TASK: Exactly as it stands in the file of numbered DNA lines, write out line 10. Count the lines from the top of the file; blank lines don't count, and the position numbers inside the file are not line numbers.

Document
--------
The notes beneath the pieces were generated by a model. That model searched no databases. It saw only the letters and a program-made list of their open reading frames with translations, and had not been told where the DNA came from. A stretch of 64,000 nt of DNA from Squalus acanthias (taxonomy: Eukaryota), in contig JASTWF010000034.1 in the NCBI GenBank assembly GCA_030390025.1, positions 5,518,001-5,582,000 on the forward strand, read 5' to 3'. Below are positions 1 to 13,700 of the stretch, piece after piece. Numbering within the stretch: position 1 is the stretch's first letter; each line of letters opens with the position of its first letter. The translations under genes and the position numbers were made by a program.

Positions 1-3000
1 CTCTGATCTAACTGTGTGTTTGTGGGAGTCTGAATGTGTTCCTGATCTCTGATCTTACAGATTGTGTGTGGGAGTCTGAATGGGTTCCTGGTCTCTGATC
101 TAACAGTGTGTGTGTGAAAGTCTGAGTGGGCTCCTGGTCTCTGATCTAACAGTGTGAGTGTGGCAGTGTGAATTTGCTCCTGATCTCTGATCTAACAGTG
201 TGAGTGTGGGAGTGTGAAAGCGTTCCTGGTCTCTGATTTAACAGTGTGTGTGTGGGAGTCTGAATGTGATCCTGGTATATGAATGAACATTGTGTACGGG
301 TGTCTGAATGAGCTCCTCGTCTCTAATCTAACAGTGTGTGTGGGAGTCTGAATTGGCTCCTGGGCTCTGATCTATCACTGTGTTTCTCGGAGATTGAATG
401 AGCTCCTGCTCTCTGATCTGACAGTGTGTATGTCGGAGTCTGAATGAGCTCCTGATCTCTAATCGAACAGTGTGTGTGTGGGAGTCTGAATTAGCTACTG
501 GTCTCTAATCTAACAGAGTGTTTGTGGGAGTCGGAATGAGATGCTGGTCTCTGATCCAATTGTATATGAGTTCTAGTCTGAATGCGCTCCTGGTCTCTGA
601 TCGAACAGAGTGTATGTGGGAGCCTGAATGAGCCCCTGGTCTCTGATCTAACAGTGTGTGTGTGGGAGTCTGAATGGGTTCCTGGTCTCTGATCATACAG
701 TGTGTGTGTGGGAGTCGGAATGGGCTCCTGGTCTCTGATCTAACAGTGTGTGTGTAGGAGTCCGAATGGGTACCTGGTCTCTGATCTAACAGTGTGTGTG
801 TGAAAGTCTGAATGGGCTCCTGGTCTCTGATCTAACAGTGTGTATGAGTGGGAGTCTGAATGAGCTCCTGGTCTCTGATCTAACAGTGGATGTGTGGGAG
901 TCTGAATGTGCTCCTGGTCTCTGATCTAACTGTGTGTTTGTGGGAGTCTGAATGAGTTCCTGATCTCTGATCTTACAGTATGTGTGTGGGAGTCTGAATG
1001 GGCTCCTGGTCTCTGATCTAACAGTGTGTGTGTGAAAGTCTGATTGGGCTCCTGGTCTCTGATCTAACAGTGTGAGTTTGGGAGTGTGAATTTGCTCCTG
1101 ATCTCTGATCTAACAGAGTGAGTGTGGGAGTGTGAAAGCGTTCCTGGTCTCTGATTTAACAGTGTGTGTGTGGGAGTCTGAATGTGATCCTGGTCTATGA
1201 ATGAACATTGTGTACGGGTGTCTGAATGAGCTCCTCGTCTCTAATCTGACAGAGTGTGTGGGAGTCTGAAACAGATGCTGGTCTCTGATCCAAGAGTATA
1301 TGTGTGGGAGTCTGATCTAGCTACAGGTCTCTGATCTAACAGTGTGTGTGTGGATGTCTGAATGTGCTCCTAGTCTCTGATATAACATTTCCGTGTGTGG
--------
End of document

701 TGTGTGTGTGGGAGTCGGAATGGGCTCCTGGTCTCTGATCTAACAGTGTGTGTGTAGGAGTCCGAATGGGTACCTGGTCTCTGATCTAACAGTGTGTGTG